10 Figure 1 College tuitions continue to rise at a rate faster than inflation and family incomes Cumulative change in the price of college, (current dollar change) Public four-year Private four-year Public two-year Prescription drugs New car Median family income Overall inflation (CPI-U) 350% % % % % % % % $1,988 $1,989 $1,990 $1,991 $1,992 $1,993 $1,994 $1,995 $1,996 $1,997 $1,998 $1,999 $2,000 $2,001 $2,002 $2,003 $2,004 $2,005 $2,006 $2,007 $2,008 Sources: College Board, Trends in College Pricing, Available at (Table 4a); U.S. Bureau of the Census, Census Historical Income Tables, Families. Available at incfamdet.html (Table F-6, All Races); U.S. Bureau of Labor Statistics, Consumer Price Index Databases. Available at gov/cpi/. the public domain, through the federal IPEDS program, into the aggregate measures presented in this report. All of the metrics are designed to put financial figures into context by adjusting them for student enrollment and for inflation. 2 These metrics can be applied to individual institutions or aggregated into sector-level measures at both the national and state levels, allowing policy makers to compare institutions or state systems around the country, and to look within state systems to see how institutions compare against one another. 3 The metrics include: Revenues 1. Revenues by source 2. Net tuition compared against state and local appropriations 3. Sticker price, gross tuition, net tuition differences 2 Enrollments are adjusted per full-time-equivalent (FTE) student enrolled, and inflation using the Consumer Price Index (CPI-U). Analysts preferring to use a different inflation adjustor, either the Higher Education Price Index (HEPI) or the Higher Education Cost Adjustment (HECA), may find this option at 3 Data for individual institutions and the national-level data described in this report are available at state data are available at 8 T r e n d s i n c o l l e g e s p e n d i n g : W h e r e d o e s t h e m o n e y c o m e f r o m? W h e r e d o e s i t g o? W H AT D O E S I T B U Y?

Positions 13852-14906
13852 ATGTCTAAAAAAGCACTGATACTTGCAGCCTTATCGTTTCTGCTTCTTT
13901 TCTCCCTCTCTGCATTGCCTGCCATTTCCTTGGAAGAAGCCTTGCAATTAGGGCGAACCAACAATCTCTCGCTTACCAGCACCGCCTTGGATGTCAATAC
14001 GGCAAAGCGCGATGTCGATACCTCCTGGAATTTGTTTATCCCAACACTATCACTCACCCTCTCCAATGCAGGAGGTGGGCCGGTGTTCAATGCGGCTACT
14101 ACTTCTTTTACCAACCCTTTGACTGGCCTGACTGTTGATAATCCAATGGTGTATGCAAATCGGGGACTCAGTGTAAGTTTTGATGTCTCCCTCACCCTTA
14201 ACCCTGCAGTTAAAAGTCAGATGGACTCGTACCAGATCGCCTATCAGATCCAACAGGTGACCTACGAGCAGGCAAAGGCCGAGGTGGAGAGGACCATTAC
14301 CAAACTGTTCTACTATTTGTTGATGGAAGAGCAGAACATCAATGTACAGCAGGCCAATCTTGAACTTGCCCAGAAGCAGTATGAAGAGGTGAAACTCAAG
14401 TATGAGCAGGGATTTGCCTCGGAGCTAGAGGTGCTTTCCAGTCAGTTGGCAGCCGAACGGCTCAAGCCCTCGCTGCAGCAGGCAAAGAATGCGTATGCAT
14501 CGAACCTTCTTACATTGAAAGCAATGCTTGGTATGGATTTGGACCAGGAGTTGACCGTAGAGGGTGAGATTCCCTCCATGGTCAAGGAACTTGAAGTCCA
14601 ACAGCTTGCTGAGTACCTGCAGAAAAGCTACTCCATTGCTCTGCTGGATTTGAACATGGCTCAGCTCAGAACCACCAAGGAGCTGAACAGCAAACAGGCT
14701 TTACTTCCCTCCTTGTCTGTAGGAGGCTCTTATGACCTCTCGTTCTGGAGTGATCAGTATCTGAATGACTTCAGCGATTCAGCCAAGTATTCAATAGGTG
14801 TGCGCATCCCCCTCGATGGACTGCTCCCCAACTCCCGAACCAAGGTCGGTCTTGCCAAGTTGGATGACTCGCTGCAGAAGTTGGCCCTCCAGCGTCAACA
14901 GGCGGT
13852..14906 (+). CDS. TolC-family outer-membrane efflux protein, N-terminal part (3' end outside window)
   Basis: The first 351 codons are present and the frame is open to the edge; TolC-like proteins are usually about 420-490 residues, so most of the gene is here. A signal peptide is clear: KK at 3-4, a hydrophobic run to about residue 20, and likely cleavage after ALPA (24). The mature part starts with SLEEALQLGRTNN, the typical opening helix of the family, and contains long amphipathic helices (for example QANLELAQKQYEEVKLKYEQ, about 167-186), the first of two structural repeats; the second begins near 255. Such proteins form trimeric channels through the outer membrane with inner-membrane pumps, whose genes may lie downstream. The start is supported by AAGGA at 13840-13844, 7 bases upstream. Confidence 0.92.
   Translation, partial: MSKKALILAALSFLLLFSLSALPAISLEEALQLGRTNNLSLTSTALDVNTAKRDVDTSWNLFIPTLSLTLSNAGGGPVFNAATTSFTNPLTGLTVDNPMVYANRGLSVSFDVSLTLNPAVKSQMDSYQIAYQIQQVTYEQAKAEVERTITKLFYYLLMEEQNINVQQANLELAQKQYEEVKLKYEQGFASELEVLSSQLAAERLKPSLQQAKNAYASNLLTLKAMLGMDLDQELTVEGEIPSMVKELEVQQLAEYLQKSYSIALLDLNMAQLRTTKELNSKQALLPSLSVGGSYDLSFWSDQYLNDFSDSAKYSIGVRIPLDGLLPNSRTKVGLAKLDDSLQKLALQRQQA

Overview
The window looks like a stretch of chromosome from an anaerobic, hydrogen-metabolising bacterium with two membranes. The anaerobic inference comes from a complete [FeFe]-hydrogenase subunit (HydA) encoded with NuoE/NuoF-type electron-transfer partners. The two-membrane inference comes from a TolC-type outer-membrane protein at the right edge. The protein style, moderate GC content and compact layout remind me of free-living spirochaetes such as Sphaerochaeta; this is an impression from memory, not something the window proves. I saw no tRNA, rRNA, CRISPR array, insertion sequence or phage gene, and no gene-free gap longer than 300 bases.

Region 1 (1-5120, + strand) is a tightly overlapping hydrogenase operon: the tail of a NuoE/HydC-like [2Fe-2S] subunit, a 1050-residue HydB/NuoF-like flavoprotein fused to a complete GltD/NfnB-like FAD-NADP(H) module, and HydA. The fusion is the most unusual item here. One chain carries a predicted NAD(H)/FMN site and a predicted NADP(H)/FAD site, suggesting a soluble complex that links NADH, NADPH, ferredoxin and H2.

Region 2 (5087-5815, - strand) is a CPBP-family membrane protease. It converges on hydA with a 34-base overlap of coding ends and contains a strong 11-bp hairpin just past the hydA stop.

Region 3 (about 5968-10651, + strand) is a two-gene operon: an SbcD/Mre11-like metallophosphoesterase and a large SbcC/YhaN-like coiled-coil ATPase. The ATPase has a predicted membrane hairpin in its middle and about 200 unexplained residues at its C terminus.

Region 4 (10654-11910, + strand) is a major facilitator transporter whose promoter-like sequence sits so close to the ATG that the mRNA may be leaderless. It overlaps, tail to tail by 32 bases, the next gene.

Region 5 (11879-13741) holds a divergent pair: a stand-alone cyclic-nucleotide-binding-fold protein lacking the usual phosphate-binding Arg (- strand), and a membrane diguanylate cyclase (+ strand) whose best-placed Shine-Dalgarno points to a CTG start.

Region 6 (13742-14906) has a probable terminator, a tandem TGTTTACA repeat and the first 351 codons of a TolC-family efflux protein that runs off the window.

11 Spending 4. Spending by standard expense categories 5. Total spending by aggregated expense categories, including education and related (E&R) expenditures and education and general (E&G) expenditures 6. The proportion of education and related spending going to pay for instruction and student services Spending, subsidies, and tuitions 7. Subsidy share versus student share of education and related costs 8. Tuition increases compared against spending and subsidy shifts Spending and results 9. Total degrees and completions relative to enrollments 10. Education and related spending per graduate or other completers Spending and equity 11. Spending compared against enrollment Enrollments: Where do students attend? Enrollment patterns provide important context for the revenue and spending trends described throughout this report because they underlie the standardized financial data that are presented later enrollment patterns Enrollment in U.S. postsecondary institutions totaled almost 18.6 million students in the 2008 academic year, a nearly 26 percent increase over the ten-year period beginning in While enrollment growth was somewhat faster in the first half of the decade, close to a half a million more students enrolled in the year alone. Public community colleges added the most students over the decade, but private for-profit institutions also contributed substantially to the enrollment growth. Although traditional public and private not-for-profit institutions still serve the vast majority of students, private for-profit institutions grew the fastest between 1998 and 2008, averaging growth of 12 percent per year and tripling the number of students enrolled from about 400,000 in 1998 to approximately 1.25 million students in 2008 (see Figure 2, next page). However, community colleges still added the most new students, increasing enrollments by 1.26 million, to enroll a total of 6.3 million students in Full-time and undergraduate students were the primary drivers of enrollment growth. The largest source of enrollment growth between 1998 and 2008 was among full-time students, unlike T r e n d s i n c o l l e g e s p e n d i n g : W h e r e d o e s t h e m o n e y c o m e f r o m? W h e r e d o e s i t g o? W H AT D O E S I T B U Y? 9